As rent collection happens monthly, it makes sense to take a good look at your bank statements at least once a month to check the rent has gone in on time. If you have a rainy day fund set aside (we recommend three months rent) check that it’s topped up.
TIP #1: If you find yourself concerned about a rent arrears issue, this is an excellent blog to take a look at.
TIP #2: I get that it’s a chore, but it really helps to get ahead of your annual tax return. Our friends at the Scottish Association of Landlords have produced a concise and useful guide.
The good stuff
If you’re a self-managing landlord, you’ll know it’s a good feeling to provide a safe, secure home for your tenants in return for a regular monthly income. Most landlords are worlds away from the ‘fat-cat’ cliche and treat their tenants with kindness and respect.
Obviously there’s the investment side as well and the knowledge that owning property also provides some security in later life. It’s a responsibility that feels good and offers a win-win for both parties.
TIP: Buying tenanted flats from a specialist estate agency is a good way to safeguard against bad tenants.
Advice from the property pros: expect the unexpected!
If all that sounds like a lot – I get it. While many self-managing landlords take it in their stride, it’s not for everyone, especially if you’re trying to manage the responsibilities of work and childcare at the same time.
The good news is that you don’t have to give up your buy-to-let. You can sit back and pass the responsibility over to a letting agent. Yes, they charge a fee, but if it buys you some breathing space and peace of mind, it’s completely worth it.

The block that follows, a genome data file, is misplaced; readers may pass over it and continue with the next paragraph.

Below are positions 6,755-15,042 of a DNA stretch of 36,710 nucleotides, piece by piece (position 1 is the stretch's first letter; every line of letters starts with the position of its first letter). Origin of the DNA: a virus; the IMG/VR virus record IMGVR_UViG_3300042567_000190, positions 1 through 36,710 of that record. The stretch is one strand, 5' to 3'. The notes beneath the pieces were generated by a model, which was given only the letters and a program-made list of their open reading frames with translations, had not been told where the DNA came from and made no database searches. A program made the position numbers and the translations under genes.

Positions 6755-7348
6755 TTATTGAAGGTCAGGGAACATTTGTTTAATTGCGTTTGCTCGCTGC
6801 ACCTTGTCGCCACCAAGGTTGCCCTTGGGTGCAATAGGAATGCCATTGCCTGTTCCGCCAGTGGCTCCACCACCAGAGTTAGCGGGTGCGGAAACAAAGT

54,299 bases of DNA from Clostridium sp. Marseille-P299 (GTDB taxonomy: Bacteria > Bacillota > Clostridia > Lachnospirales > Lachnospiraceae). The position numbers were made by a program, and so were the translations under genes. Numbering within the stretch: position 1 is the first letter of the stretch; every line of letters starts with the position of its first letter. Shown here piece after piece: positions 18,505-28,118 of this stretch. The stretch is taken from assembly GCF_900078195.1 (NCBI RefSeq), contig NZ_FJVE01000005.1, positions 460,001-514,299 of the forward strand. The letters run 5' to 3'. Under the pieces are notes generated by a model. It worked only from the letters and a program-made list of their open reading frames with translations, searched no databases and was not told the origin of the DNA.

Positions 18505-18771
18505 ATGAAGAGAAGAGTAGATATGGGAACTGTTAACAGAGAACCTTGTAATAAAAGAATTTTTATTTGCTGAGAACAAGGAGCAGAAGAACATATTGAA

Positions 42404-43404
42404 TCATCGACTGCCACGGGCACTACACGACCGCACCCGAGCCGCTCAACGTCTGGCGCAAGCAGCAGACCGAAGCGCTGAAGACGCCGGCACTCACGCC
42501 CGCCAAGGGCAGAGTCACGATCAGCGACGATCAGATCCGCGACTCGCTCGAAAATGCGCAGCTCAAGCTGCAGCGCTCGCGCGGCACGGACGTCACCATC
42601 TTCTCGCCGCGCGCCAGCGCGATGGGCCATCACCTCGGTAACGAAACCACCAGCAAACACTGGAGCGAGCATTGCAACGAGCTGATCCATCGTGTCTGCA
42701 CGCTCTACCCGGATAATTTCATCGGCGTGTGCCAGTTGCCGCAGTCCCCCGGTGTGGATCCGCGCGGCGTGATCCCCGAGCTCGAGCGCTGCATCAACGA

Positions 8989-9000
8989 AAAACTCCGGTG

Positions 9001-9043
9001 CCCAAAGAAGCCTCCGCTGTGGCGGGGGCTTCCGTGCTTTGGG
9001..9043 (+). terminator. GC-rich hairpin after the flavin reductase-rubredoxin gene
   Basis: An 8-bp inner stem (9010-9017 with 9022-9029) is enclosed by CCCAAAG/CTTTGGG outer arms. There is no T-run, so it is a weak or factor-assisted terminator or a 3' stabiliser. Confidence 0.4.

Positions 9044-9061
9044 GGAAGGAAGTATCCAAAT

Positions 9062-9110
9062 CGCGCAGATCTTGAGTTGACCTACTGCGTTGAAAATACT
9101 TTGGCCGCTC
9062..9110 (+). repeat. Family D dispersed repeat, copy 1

If you’re happy to self manage, then having a preferred contractor list, a realistic overview of repairs and maintenance and good communication with your tenant means that you can react quickly to any unexpected situations.
What we’ve also found really useful is building a good relationship with our contractors. Look for ones who have had plenty of experience of buy-to-let properties, are friendly and trustworthy, and communicate well about when they’re on holiday or unavailable.
Last, but definitely not least, remember to keep properties fully compliant. Get your safety checks scheduled, arrange regular inspections, and keep your eyes open for any small issues such as damp patches or defective bath seals.
This way, it’s much easier to spot potential issues and nip any problems in the bud.
If you’ve made it this far, thanks for reading! We hope that you now have a fairly accurate and not too intimidating picture of what being a landlord involves over the course of a year, and how to manage it in a reasonable way.
If you’re considering becoming a landlord there’s plenty of good information and advice out there. It’s great to share some positive experiences but we understand you’ll have your own questions.
We’re always happy to have a chat and help, so please feel free to get in touch with us!
Written by Ross MacDonald, Director of Sales & Cofounder of Portolio
Get in touch on 07388 361 564 or email to email@example.com